Funny thought: it’s 2017 (time of writing!), most of Asia has been explored in and out by generations of tourists, and yet you need a phD in trail orientation to find a vegetarian street vendor. Myanmar vegetarian food is passable though.

What’s online:

We’re fed up with all the ‘flexitarian’ reviewers online who claim that everything tastes amazing, whether in Myanmar, Thailand, or even Europe. Only once you cook at home you realise that you raise the bar for restaurants to get a good ranking. What do backpacking people eat anyway – instant soups and takeaway cardboard? That would explain a lot of Myanmar vegetarian food reviews. Asia, including Myanmar, is not famous for its vegetables for sure.

These vegetarian-wannabe-flexitarians may have a delicious meal, but they won’t necessarily feel that the same oil was used to fry pork just seconds before, or may not even notice hints of fish sauce. And for the record, fish is not a vegetable. Many think that vegetarians eat fish, but that is a “pescetarian” diet, pesce = fish.

Rant over.

We decided to save money on this trip by eating our own snacks and limiting beer. First thing after landing: a huge meal for two with a bottle of cold Myanmar. It’s difficult not to have that combo, because that’s what we saw many locals consume. When in Rome.


1) Prepare the magic vegetarian food card:

Before we headed out we asked our lovely receptionist to write things like “no meat, no fish, no fish sauce, egg ok”. You don’t need to print anything before leaving home, and you can customise the writing as you wish. Make sure you check the receptionist’s understanding of what you’re asking though. In Asia if they nod along and smile it doesn’t mean they get it, it may be just a gesture to avoid awkwardness/misunderstanding/confrontation.

In Yangon we stayed at some street 17 near the bay, relatively close to the train station with many Indian restaurants. (deffo recomend taking the Yangon-Bagan night train! – post HERE). At around 8pm the streets were full of restaurants, and during the day – snack vendors and local tea pots on wheels.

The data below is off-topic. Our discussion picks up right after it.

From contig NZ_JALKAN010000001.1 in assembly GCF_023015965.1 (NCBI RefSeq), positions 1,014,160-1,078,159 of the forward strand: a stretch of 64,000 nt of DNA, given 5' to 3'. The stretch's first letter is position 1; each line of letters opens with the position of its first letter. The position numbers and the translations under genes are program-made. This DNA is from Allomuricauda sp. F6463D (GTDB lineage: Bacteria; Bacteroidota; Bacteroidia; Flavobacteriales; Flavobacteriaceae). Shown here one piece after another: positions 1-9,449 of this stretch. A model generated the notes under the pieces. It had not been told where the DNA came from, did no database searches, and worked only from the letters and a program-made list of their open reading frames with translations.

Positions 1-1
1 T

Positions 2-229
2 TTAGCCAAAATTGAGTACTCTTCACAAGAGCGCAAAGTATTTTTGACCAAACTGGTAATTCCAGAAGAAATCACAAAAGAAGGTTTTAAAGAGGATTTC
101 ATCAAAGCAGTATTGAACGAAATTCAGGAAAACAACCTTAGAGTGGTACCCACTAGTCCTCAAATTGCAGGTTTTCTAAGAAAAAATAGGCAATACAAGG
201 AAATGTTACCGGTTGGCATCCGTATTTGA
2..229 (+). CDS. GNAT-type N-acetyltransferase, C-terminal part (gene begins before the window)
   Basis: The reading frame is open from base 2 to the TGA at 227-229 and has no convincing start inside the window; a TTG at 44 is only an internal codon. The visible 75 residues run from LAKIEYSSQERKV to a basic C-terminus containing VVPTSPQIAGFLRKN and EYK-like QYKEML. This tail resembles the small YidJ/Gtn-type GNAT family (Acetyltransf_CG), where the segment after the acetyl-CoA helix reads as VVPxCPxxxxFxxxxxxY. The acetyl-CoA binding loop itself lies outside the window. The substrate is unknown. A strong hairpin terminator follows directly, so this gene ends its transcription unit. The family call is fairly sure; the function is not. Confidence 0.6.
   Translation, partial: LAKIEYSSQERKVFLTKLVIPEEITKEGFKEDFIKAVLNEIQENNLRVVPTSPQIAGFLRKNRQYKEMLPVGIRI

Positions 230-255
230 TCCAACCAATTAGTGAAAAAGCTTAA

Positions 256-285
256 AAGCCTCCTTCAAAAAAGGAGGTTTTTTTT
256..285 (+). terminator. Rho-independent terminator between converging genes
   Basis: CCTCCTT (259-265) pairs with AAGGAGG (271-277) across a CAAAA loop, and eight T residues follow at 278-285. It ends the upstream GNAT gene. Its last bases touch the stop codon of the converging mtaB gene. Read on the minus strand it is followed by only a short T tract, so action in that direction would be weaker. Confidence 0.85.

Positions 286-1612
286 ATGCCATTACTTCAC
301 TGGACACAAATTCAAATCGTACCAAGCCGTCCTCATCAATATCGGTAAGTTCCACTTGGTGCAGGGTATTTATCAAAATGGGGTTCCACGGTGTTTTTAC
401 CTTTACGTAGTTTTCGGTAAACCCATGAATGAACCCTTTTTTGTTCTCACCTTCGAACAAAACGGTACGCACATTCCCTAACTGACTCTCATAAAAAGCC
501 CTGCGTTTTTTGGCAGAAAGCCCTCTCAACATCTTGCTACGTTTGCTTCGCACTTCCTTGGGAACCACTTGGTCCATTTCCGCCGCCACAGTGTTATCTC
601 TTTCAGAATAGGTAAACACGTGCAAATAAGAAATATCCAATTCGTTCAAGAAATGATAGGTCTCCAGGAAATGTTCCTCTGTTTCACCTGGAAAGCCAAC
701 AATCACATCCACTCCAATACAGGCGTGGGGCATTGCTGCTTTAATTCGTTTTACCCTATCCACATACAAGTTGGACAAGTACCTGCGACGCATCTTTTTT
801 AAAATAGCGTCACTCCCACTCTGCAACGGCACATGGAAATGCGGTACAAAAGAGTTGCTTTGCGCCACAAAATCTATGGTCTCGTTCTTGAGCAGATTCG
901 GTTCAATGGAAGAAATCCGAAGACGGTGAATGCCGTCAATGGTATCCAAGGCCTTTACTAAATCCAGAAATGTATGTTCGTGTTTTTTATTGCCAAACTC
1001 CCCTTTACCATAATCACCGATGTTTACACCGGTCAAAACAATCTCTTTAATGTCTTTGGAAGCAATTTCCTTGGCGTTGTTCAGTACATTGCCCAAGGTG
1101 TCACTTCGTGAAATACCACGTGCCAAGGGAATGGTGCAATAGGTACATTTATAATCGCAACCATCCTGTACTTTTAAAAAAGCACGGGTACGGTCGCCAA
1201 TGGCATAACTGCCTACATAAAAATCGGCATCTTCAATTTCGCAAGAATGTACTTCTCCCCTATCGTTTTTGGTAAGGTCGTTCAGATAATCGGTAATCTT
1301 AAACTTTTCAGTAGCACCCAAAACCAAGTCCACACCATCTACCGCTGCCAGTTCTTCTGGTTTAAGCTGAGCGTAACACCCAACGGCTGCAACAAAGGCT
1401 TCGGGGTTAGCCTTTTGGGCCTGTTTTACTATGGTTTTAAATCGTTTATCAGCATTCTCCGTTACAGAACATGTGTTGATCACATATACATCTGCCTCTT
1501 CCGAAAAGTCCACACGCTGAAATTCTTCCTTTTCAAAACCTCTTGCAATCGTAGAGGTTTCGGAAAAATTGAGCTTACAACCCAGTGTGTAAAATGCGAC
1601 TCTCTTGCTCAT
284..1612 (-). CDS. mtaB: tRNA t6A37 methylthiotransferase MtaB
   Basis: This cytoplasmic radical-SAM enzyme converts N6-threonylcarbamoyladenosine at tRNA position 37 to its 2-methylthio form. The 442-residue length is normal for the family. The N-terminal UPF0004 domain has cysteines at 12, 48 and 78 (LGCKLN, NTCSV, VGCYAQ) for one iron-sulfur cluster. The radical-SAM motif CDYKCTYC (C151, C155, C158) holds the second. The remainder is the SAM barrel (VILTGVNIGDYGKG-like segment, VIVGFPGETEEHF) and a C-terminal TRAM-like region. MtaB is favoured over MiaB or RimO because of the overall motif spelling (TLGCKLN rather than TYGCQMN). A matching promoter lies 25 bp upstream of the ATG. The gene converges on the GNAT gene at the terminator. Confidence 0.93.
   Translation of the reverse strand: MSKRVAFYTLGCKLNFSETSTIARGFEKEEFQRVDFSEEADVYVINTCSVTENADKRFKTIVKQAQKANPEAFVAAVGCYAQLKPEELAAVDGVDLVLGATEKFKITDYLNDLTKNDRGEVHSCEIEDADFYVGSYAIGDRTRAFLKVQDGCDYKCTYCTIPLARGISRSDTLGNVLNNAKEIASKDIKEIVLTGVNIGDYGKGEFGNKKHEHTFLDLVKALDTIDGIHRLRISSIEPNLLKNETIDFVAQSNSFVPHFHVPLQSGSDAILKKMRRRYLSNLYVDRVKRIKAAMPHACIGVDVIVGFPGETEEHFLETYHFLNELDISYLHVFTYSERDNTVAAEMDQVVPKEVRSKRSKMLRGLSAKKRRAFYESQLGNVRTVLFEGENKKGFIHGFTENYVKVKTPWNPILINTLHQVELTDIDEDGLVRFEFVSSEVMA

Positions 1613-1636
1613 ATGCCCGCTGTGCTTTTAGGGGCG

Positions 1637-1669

2) How to find where to eat:

Everything smells nice: things roasting on the side of the road, charcoal, smoke, and fire, but can you be sure they have this mythical creature called Myanmar vegetarian food?

When we want to sit down and there’s no menu, or it’s got local language only, we check for these things at street vendor’s:
-a wok. Wok can give you fried rice. If there’s a pot only, it’s likely meat soup.
-no ducks. If they have dead birds hanging in the front of their shop, it’s likely meat soup.
-traces of several vegetables. If there’s only beansprouts or herbs, it’s likely meat soup.

3) Stock up on snacks:

“They must serve food on a 50-hour train ride”. Yes, but not for you. Most of asian trains have random vendors jump in and offer stuff, but I have to bring the bad news for you:
-instant noodles: chicken, pork, beef.
-rice with: chicken, pork, beef.
-spring rolls with: chicken, pork, beef.
-deep fried: chicken, pork, beef.

Usually there’s no hot water, or anything healthy, so you’re limited to crisps and a bottle of coke. And some bananas if you’ve prepared ahead.

4) Skip hotel breakfast:

Unless you’re staying at Four Seasons, do you really want that ten-cent artificial juice and a bad sandwich?
People get up super early in Asia, so from 6 to 9 am you can grab all sorts of greasy things, from breads to donuts and sit down at the tiny chairs with the locals, and have some super sweet tea. One cup = 8 baht, or in USD that would be like.. nothing.

5) Find a supermarket:

On the 13 something street in Yangon we found something like happy mart and spent 400 baht on veggies, cheese, and even half a litre of wine!
Also, the second day in Bagan we were at a hotel thinking whether to go to a restaurant or just eat random snacks… And we decided to eat the snacks. That’s the honest truth how we felt about Myanmar vegetarian food. I mean the taste is OK but it’s oh so greasy.

6) Beware of the silent porky bean:

As the waitress said “we put on papaya salad, tomato salad, potato salad, green salad, tea leaf salad,…” tea leaf salad – it’s the fermented bean, which tastes like pork crackling, and apparently it goes on everything.

7) Bring your own coffee and a flask:

Myanmar is far from Thai coffee haven, so if you’re serious about your beans – put that bag in that bag. You can ask for hot water at your hotel.

Random Myanmar vegetarian food that we have tried:

Yangon :
Potato samosas. Very oily, but good. 100 each.
Fresh vegetable stuffed Tofu. Wow.200 each.
Fresh cabbage and onions with sauce. Comes free at some outdoor restaurants. Amazing.
Fried vegetables with sauce. Ok once. 2,500.
Tomato and onion omelette. Good, oily. 1,500.

Tea leaf salad. Porky. Delicious. 2,500.
Falafel pita. Tasteless but healthy. 4,000.
Chinese fried noodles. Greasy. 2,500.
Papaya salad. Porky. 2,400.
Coffee. Pretty decent (at coffee time) 2,000.
Mango salad. Porky. 2,000.
Kachan potato curry. Nice. (Moonbar) 3,000.
Vegetable curry. Nice. (Moonbar) 2,500.
Hot sour potato. Chinese style. Nice. (Moonbar) 2,500.
Chocolate pancakes. Nice. (Moonbar) 2,500.
Mango pancakes. Nice. (Moonbar) 2,500.
Fried potatoes. Nice. (Moonbar) 2,500.

Check out more:

We have a post on Myanmar travel tips, which you can find HERE, as well as a pretty good post on how to find the best temples for sunset HERE. Enjoy!